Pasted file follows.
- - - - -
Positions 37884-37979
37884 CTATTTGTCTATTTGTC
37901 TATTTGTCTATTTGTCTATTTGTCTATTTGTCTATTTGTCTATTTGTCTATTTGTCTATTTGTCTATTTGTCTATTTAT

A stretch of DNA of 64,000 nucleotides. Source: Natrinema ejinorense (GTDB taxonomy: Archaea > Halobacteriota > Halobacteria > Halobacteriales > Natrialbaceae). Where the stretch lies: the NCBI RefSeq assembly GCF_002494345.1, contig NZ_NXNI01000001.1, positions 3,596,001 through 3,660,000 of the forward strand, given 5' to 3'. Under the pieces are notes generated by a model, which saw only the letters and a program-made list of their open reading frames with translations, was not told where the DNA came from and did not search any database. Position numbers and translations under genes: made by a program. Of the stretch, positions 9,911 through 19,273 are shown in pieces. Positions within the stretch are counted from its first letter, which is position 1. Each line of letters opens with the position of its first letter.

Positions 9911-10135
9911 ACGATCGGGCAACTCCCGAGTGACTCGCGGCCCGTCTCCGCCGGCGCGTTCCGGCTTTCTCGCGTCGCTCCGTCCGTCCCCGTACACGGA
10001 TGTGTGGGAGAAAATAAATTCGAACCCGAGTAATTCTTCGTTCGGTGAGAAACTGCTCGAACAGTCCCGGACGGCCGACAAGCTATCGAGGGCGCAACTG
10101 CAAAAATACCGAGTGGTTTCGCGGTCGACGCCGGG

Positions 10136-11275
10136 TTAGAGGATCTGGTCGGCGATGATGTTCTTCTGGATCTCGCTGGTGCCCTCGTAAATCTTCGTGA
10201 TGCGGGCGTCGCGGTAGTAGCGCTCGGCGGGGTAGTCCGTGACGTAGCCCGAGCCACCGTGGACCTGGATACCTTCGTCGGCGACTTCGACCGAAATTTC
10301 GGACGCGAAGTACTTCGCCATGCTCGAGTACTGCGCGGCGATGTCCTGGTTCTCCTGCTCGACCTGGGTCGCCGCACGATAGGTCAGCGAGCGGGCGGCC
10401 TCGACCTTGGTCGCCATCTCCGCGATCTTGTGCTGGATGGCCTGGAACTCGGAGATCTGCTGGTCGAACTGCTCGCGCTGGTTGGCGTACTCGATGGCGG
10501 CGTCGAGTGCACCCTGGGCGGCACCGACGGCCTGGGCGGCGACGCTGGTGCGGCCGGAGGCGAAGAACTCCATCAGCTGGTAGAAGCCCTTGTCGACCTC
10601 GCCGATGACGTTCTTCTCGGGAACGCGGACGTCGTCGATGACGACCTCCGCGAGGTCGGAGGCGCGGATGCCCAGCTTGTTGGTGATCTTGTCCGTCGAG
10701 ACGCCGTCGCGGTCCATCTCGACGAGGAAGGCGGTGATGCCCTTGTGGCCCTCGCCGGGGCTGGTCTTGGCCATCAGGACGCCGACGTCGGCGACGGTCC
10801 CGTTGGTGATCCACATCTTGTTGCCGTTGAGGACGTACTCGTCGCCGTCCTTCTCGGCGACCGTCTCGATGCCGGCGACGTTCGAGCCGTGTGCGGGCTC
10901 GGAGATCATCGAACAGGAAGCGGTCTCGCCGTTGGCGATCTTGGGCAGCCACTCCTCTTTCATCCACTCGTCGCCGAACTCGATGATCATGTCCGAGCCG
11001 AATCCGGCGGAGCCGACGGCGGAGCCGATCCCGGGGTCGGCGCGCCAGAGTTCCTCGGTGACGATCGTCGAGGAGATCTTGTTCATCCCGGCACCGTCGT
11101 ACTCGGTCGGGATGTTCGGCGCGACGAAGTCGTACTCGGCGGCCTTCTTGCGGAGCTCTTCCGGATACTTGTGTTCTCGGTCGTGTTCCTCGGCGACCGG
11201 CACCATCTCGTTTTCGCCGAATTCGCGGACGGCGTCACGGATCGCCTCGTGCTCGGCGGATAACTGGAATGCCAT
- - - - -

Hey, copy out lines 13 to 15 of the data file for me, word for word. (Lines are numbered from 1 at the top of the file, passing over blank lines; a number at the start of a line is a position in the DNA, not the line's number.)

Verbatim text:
10401 TCGACCTTGGTCGCCATCTCCGCGATCTTGTGCTGGATGGCCTGGAACTCGGAGATCTGCTGGTCGAACTGCTCGCGCTGGTTGGCGTACTCGATGGCGG
10501 CGTCGAGTGCACCCTGGGCGGCACCGACGGCCTGGGCGGCGACGCTGGTGCGGCCGGAGGCGAAGAACTCCATCAGCTGGTAGAAGCCCTTGTCGACCTC
10601 GCCGATGACGTTCTTCTCGGGAACGCGGACGTCGTCGATGACGACCTCCGCGAGGTCGGAGGCGCGGATGCCCAGCTTGTTGGTGATCTTGTCCGTCGAG